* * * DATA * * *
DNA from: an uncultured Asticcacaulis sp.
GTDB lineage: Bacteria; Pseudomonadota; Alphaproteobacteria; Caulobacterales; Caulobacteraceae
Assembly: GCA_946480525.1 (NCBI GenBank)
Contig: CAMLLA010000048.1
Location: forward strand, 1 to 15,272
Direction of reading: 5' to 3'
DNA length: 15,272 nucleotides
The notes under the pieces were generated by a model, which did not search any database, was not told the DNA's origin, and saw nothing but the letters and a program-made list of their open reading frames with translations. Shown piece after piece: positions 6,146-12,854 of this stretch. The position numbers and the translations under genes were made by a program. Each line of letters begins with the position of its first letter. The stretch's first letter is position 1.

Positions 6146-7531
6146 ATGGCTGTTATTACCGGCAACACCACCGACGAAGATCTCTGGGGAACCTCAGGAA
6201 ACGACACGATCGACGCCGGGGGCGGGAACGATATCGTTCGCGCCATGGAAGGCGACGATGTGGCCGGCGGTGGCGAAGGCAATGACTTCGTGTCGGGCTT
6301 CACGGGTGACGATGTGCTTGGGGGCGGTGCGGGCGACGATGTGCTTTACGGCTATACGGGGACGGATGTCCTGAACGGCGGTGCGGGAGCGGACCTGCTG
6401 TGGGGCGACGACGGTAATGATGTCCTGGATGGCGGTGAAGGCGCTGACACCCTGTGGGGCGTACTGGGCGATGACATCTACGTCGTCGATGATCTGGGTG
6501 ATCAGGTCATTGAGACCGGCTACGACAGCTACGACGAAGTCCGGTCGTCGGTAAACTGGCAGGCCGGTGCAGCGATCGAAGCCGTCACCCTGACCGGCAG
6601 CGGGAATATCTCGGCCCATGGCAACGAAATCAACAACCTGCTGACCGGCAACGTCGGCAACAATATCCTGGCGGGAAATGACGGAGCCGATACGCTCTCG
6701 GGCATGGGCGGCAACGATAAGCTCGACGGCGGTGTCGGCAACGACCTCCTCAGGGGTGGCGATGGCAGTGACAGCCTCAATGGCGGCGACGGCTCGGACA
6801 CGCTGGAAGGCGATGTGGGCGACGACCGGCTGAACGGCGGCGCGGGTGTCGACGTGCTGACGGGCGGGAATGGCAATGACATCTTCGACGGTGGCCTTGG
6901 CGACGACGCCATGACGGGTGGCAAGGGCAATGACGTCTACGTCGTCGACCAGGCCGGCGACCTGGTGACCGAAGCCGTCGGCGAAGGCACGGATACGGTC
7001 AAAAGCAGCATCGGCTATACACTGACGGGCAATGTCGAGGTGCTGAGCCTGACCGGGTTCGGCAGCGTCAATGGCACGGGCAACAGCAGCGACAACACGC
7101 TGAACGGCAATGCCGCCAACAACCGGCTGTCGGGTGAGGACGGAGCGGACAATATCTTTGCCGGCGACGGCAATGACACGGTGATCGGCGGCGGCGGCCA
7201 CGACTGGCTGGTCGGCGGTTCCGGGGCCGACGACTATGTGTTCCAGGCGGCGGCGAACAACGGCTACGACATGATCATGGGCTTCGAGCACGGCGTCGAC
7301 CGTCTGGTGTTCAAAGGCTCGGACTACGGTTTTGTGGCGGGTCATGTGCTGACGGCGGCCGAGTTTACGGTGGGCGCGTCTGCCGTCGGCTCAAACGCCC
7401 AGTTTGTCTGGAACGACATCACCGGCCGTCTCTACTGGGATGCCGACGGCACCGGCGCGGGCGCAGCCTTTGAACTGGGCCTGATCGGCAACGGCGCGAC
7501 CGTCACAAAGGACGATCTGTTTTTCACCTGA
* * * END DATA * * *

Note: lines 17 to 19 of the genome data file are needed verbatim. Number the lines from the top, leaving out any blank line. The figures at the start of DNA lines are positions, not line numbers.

6801 CGCTGGAAGGCGATGTGGGCGACGACCGGCTGAACGGCGGCGCGGGTGTCGACGTGCTGACGGGCGGGAATGGCAATGACATCTTCGACGGTGGCCTTGG
6901 CGACGACGCCATGACGGGTGGCAAGGGCAATGACGTCTACGTCGTCGACCAGGCCGGCGACCTGGTGACCGAAGCCGTCGGCGAAGGCACGGATACGGTC
7001 AAAAGCAGCATCGGCTATACACTGACGGGCAATGTCGAGGTGCTGAGCCTGACCGGGTTCGGCAGCGTCAATGGCACGGGCAACAGCAGCGACAACACGC